Trump’s ageism: not an aberration


OK, so President D.T. was called an old lunatic by Kim Jong-un. He was deeply hurt, and who can blame him? Not by the label of lunatic: that’s not a new accusation, so it is easily overlooked. But by the awful implication that at 71 he falls into that untouchable class of—oh no! heaven forbid!—the old.

His response: “Why would Kim Jong-un insult me by calling me ‘old,’ when I would NEVER call him ‘short and fat?”

Now don’t imagine this is a Trumpism. It’s not a sign of lunacy, either, whatever that may mean. This attitude is ageism pure and simple, and it’s the norm.

Old as applied to human beings no longer means having lived a certain number of years. In our English-speaking western world, it now means repulsivefeeble, pitiable, ludicroususeless, a condition to be dreaded above all others.

Ageism trumps even racism as a widespread prejudice. Here’s one teensy bit of research to support this statement:

In 2008, an ongoing study by UCLA and Stanford University researchers of 20,000 registered voters has found that far more of them would vote against Sen. John McCain because of his age than would vote against Sen. Barack Obama because of his race.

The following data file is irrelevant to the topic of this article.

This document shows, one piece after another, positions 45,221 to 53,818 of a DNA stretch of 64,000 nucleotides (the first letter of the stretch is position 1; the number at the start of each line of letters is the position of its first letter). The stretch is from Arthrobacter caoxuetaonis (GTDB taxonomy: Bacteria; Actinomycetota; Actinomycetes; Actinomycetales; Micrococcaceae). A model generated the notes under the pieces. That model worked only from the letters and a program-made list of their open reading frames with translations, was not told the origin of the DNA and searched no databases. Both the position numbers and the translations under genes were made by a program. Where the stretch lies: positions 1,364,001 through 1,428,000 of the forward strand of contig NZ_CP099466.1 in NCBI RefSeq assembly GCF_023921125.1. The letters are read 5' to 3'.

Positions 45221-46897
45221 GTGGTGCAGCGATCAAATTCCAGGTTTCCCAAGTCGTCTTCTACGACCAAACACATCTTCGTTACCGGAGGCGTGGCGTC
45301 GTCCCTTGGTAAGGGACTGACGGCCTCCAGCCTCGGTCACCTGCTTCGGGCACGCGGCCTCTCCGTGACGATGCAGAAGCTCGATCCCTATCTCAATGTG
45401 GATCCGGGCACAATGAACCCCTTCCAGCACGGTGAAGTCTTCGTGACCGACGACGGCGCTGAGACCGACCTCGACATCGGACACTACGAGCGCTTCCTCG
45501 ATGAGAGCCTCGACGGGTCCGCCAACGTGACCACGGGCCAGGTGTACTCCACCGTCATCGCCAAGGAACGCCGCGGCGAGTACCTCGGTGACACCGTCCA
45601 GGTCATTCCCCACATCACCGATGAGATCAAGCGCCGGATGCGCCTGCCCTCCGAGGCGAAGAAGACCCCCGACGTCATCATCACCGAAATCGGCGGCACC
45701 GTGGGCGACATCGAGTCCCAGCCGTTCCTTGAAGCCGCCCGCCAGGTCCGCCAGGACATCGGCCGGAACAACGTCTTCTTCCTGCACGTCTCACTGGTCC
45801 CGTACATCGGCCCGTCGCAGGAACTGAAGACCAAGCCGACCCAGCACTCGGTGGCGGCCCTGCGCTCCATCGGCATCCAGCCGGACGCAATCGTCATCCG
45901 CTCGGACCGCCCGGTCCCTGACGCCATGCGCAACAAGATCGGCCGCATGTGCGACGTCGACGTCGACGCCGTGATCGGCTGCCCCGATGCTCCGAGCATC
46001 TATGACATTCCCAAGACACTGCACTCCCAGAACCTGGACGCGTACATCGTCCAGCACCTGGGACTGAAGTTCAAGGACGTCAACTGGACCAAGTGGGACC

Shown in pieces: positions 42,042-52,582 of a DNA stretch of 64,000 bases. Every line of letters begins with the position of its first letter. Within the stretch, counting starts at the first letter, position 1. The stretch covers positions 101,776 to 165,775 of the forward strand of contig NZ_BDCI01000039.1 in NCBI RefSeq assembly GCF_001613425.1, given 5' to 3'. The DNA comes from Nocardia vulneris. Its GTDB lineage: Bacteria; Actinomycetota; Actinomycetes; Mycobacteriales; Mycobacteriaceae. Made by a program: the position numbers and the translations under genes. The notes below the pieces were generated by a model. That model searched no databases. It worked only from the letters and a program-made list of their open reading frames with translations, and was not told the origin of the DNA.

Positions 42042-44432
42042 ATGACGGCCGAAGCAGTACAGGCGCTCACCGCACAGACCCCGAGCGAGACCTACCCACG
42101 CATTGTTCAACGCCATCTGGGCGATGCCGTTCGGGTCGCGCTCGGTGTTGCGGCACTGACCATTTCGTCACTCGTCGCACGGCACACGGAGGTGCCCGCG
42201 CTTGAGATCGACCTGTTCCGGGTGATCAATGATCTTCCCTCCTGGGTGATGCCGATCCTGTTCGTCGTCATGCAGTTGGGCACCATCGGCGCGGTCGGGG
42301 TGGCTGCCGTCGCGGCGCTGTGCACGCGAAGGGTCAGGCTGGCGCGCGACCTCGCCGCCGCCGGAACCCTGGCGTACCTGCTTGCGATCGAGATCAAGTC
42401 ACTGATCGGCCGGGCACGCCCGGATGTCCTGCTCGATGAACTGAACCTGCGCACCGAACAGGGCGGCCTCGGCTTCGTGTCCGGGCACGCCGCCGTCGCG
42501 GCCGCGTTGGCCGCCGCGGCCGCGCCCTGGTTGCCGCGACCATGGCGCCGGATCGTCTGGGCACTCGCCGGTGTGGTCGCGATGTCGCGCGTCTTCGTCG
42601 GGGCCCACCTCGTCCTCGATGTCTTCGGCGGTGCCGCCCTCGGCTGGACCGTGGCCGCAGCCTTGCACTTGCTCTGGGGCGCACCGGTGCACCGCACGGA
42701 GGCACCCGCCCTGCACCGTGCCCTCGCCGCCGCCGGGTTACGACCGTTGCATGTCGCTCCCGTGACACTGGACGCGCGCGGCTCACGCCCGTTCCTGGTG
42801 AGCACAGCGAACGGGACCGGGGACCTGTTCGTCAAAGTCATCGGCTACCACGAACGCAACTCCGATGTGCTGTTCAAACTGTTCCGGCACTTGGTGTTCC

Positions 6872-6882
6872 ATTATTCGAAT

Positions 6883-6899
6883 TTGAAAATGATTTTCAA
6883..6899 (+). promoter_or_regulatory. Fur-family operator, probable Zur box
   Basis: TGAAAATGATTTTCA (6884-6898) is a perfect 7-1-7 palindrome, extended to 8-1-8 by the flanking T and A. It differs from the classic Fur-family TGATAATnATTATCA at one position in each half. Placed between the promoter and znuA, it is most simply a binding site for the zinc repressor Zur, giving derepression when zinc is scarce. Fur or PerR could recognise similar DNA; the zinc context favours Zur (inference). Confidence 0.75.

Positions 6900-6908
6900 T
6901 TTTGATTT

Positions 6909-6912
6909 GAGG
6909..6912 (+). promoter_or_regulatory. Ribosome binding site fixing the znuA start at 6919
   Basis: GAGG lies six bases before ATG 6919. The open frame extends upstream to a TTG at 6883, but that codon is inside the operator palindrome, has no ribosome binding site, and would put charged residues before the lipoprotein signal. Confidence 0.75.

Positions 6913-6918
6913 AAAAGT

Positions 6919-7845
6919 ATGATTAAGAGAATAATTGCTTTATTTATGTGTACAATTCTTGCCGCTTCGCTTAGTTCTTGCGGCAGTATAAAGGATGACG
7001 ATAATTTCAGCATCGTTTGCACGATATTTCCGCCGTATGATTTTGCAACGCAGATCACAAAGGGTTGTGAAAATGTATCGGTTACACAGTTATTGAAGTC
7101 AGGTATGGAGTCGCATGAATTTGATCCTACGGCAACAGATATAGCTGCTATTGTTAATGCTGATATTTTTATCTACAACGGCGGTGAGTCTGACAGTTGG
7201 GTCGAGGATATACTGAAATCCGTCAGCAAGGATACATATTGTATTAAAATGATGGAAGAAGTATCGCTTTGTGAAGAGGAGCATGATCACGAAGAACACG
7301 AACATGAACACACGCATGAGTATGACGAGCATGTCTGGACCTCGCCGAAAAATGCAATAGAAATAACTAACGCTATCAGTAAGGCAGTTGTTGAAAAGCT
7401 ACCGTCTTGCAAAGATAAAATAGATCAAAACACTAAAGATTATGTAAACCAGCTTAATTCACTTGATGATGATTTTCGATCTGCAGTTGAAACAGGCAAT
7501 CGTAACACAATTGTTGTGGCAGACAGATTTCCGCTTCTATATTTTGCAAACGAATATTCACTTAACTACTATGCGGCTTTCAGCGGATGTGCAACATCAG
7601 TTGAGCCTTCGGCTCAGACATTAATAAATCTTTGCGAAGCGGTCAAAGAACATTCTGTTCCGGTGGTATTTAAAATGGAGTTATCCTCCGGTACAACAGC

Why is the dread of old age so powerful?

Why do we dread and fear the old so deeply, despite the fact that we will all grow old—that’s if we’re lucky?

Ageism is hatred of the self that we will become.

But perhaps that’s not a paradox. Perhaps this is the very reason for our hatred and contempt: deep down, we know we too are ageing, and ageing implies that one day we will die, and we cannot bear to face this. Perhaps the human condition offends us particularly in today’s market-driven era of competitive self-improvement.

Understanding is just a start. Let us forgive our bodies for their inevitable decline, admit that we too will be old one day, and regard old age as an achievement, not a failure.

(And by the way, mental illness is an illness, not a failure.)